Designer Skin LLC v. S & L Vitamins, Inc., et al.
Joel Ruiz v. Gap, Inc., et al.
Case No. 07-5739 SC (N.D. Ca., March 24, 2008).
Court allows job applicant to proceed with putative class action, arising out the theft of two lap top computers containing personal information, including social security numbers, provided to the Gap by job applicants, including plaintiff. The Court held that plaintiff had sufficiently alleged that he sustained the requisite injury in fact needed to confer standing to pursue such claims by alleging that he was at increased risk of identity theft as a result of the theft of these lap tops. Notably, the Court reached this conclusion notwithstanding the fact that plaintiff’s identity had not, as of the filing of the complaint, actually been stolen.
The Court further held that plaintiff had validly pled negligence claims arising out of the theft of the laps tops, by alleging that the Gap had breached its duty to plaintiff to take adequate steps to protect the confidential information he and other job applicants provided.
The Court also held that plaintiff had pled a valid claim under California Civil Code Section 1798.85, which prohibits web site operators from requiring users to supply their social security numbers to access a website unless a password or other authentication device is also required to access the site. The Court noted, however, that such a claim would fail if the job applicant was only required to provide his social security number to submit his job application, and not to access a website.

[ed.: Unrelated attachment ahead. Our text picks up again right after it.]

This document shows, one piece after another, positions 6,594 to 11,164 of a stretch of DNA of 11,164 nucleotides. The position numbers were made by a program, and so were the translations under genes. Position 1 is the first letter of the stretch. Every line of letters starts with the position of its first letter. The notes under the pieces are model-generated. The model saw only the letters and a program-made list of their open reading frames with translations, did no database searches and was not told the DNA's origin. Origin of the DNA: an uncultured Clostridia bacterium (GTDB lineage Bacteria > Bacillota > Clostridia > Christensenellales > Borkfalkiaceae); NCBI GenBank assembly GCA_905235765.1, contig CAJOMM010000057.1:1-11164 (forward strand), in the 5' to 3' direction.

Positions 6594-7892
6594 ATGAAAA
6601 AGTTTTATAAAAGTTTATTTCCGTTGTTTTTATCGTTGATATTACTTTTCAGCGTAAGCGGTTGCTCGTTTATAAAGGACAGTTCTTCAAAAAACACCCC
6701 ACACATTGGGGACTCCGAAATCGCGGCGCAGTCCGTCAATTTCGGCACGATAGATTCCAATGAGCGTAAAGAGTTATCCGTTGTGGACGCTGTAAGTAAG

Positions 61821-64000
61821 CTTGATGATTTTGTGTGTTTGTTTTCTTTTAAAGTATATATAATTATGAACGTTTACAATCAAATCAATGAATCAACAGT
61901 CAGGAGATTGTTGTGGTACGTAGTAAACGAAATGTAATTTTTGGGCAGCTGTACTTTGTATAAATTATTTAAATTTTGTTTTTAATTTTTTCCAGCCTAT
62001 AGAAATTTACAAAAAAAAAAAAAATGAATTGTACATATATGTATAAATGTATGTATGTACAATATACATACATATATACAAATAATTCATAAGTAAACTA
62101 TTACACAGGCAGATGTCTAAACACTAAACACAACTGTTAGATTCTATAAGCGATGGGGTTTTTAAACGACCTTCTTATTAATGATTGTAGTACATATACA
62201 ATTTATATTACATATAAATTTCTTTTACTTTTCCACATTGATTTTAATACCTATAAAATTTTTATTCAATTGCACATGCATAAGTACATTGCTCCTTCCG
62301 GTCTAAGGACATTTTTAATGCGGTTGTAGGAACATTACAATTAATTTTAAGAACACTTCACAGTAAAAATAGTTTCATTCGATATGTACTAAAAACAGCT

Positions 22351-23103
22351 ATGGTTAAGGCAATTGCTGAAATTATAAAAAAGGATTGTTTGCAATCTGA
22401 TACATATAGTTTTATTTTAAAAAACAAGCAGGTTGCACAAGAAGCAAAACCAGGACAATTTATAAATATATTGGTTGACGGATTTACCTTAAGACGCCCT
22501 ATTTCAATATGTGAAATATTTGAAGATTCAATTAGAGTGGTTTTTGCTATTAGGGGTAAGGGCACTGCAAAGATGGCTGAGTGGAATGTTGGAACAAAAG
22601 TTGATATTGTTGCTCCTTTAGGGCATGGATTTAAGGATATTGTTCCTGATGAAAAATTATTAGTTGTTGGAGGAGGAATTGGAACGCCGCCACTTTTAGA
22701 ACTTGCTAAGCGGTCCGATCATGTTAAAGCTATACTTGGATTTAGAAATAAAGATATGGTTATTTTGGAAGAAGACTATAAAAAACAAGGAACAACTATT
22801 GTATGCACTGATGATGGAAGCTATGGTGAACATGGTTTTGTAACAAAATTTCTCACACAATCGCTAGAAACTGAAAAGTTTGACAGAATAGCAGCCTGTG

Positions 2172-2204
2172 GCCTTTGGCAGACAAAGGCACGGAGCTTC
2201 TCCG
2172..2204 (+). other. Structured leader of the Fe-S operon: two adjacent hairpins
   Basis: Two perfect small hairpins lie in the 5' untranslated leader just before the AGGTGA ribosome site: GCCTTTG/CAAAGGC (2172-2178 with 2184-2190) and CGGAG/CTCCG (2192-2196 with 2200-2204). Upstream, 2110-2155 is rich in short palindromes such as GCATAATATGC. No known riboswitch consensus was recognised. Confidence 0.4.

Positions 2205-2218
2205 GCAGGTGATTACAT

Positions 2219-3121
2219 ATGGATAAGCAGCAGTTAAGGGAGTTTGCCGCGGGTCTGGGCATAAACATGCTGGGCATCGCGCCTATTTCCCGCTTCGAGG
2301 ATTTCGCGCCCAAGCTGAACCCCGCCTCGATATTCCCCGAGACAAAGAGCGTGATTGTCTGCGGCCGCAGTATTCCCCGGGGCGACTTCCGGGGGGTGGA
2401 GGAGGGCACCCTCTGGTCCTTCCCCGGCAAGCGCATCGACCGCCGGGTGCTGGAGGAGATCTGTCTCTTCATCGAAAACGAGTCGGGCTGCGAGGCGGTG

Plaintiff applied online for a position at one of defendant Gap’s stores. As part of this job application process, plaintiff supplied the Gap with personally identifiable information, including his social security number. In or about September 2007, two lap tops containing personal information of approximately 800,000 Gap job applicants, including social security numbers, was stolen from a third party vendor with whom the Gap had contracted for recruitment purposes. The information on the lap tops was apparently not encrypted. The Gap notified the plaintiff and offered to provide both twelve months of credit monitoring and $50,000 of identity theft insurance, in exchange for plaintiff’s agreement to waive his right to a jury trial should the credit monitoring fail to prevent the theft of his identity.
Rejecting this offer, plaintiff commenced this putative class action, claiming that he was at increased risk for identity theft as a result of defendant’s conduct. Notably, at the time of suit, plaintiff’s identity had not in fact been stolen.
The Gap moved to dismiss, asserting that plaintiff lacked standing to pursue a claim. To have standing, a plaintiff must show that he has suffered an injury in fact, that there is a causal connection between this injury and defendant’s conduct, and that it is likely that the injury will be redressed by a favorable decision. The Gap argued that the alleged increased risk of identity theft, without more, was insufficient to constitute the requisite injury in fact needed to confer standing to prosecute this action. The Court rejected this argument, holding that at the pleading stage, this was sufficient to meet the requirement of injury in fact. The Court accordingly denied defendant’s motion to dismiss on lack of standing grounds.